• We studied the influence of venous patching on the patency, endothelial regeneration, and wall healing of endarterectomized carotid arteries in a canine model. Thirteen dogs underwent bilateral common carotid endarterectomies (intimectomy and partial media excision). In each dog, one artery was closed by continuous suture and the contralateral artery was closed by external jugular vein-patch angioplasty; arteries were excised at two postoperative intervals (two to three and four to five weeks) for light, scanning, and transmission electron microscopy. The patency of arteries closed primarily (9/13 [69%]) was not significantly different compared with arteries closed with venous patches (12/13[92%]). By scanning electron microscopy, regeneration of the endothelial monolayer occurred by migration from the endarterectomy end points and suture lines. Despite survival of the vein-patch endothelium, the rate and pattern of reendothelialization was not altered by venous patching. In both patched and unpatched vessels, endothelial regeneration was incomplete at two to three weeks and completed by four to five weeks. The histologic characteristics of the endarterectomized arterial wall after operation were also not influenced by the closure technique. In contrast with the healing artery wall, vein-patch walls did not develop a thickened intima. Although venous patching does not influence early patency, endothelial regeneration, or wall healing after endarterectomy, vein-patch angioplasty does increase vessel diameter and prevents the development of circumferential intimal thickening, attributes that are beneficial in minimizing restenosis.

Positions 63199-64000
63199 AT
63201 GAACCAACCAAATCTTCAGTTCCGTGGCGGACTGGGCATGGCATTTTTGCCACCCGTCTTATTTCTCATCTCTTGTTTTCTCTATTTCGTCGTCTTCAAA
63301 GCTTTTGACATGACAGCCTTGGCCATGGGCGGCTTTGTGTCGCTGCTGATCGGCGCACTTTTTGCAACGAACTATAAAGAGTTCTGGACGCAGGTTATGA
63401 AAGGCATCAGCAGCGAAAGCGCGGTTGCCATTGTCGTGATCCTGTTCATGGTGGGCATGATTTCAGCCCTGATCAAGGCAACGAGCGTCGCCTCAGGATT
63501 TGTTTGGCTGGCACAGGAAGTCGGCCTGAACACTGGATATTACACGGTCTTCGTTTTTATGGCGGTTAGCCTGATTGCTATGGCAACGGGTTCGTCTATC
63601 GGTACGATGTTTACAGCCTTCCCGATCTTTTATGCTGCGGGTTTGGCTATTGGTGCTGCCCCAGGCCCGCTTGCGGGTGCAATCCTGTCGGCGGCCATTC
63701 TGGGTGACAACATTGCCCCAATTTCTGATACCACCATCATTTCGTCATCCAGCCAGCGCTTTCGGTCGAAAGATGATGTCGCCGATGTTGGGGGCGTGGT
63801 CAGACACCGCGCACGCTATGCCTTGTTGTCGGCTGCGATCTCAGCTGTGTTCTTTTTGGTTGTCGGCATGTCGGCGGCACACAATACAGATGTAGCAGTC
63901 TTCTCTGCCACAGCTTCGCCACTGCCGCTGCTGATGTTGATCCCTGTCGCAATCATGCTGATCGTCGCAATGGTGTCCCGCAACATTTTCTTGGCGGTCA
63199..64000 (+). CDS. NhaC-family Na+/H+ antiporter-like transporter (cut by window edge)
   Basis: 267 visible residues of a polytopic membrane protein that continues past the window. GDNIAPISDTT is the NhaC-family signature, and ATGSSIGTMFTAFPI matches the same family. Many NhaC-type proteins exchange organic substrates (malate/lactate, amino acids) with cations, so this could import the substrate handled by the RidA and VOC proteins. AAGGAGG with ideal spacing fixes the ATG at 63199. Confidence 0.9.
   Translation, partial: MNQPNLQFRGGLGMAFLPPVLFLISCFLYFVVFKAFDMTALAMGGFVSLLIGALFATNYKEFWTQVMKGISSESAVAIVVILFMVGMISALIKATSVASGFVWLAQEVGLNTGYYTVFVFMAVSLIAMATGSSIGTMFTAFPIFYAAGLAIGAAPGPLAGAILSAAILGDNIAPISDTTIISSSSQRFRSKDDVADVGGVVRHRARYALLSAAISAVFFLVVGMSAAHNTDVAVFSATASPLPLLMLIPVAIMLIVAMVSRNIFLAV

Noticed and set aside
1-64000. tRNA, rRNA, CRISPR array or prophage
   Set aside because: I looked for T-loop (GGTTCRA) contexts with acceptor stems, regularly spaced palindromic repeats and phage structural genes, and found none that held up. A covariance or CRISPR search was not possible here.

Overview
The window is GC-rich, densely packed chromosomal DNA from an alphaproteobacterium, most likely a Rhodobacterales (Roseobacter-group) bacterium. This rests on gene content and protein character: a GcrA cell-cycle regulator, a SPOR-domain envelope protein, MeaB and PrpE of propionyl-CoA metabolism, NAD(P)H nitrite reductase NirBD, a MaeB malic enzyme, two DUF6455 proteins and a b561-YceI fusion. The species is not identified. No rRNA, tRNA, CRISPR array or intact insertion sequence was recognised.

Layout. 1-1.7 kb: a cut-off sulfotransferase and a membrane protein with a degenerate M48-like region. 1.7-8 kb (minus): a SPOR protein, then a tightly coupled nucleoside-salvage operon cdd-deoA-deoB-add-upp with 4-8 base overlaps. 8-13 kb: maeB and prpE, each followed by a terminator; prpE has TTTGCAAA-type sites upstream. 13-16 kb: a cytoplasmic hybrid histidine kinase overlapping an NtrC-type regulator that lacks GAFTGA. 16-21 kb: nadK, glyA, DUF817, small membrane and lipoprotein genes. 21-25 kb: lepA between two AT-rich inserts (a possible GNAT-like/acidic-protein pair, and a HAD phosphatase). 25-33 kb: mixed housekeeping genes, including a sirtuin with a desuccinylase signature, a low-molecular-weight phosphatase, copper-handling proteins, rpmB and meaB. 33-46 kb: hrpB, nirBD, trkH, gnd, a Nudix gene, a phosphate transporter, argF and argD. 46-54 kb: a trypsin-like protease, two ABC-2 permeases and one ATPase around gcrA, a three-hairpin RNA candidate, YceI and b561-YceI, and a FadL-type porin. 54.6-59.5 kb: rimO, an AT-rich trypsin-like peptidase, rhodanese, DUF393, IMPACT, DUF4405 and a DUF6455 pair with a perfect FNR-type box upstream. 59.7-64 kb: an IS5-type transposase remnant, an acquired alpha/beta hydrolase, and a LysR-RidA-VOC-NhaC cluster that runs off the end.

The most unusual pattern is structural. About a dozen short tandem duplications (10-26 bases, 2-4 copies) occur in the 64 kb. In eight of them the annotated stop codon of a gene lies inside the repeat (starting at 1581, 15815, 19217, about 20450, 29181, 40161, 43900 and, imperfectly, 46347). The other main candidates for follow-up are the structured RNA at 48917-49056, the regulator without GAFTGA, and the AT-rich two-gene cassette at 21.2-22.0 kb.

(Arch Surg 1987;122:364-371)